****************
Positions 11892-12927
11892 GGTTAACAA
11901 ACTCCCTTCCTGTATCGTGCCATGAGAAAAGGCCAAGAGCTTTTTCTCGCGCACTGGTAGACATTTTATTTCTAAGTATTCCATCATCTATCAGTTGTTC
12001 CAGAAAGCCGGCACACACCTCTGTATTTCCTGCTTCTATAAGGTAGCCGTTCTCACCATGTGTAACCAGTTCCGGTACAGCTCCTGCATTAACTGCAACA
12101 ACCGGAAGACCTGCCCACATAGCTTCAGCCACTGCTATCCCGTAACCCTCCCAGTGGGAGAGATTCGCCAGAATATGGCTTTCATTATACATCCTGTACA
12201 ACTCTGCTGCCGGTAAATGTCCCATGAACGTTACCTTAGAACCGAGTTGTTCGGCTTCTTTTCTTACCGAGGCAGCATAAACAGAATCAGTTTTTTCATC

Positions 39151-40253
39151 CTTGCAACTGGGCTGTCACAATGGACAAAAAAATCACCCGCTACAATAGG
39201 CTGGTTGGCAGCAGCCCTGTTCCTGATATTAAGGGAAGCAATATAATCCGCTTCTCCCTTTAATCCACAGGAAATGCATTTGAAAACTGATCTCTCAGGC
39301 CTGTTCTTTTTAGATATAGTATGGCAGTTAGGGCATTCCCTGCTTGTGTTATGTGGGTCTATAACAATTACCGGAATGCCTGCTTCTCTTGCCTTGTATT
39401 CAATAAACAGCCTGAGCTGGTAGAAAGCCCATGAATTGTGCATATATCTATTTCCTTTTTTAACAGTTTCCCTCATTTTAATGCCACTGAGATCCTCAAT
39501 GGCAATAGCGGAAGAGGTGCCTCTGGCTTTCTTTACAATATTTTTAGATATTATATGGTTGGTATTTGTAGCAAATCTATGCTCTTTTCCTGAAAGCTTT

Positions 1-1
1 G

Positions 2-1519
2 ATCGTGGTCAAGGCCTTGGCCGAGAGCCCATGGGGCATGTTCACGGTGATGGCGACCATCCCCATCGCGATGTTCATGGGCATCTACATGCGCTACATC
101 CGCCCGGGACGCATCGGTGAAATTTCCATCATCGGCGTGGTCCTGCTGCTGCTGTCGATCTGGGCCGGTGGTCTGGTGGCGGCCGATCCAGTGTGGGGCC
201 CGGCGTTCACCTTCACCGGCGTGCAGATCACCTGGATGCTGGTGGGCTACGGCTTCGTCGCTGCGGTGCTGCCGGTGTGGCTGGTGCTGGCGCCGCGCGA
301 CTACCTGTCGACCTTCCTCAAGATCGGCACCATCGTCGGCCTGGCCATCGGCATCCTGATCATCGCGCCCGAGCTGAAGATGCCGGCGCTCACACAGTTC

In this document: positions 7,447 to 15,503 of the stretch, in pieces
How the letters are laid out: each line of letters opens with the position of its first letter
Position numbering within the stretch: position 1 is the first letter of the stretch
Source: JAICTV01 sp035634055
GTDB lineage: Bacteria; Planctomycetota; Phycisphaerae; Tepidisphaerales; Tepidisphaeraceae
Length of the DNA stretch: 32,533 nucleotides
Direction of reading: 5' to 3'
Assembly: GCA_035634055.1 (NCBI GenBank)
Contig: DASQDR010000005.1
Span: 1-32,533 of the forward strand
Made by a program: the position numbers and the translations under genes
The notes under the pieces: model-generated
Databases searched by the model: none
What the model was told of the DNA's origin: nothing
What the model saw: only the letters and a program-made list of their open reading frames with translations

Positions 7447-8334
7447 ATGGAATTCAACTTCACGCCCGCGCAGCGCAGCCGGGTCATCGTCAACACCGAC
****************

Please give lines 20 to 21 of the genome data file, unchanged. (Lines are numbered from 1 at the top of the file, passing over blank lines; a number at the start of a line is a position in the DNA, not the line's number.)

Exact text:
In this document: positions 7,447 to 15,503 of the stretch, in pieces
How the letters are laid out: each line of letters opens with the position of its first letter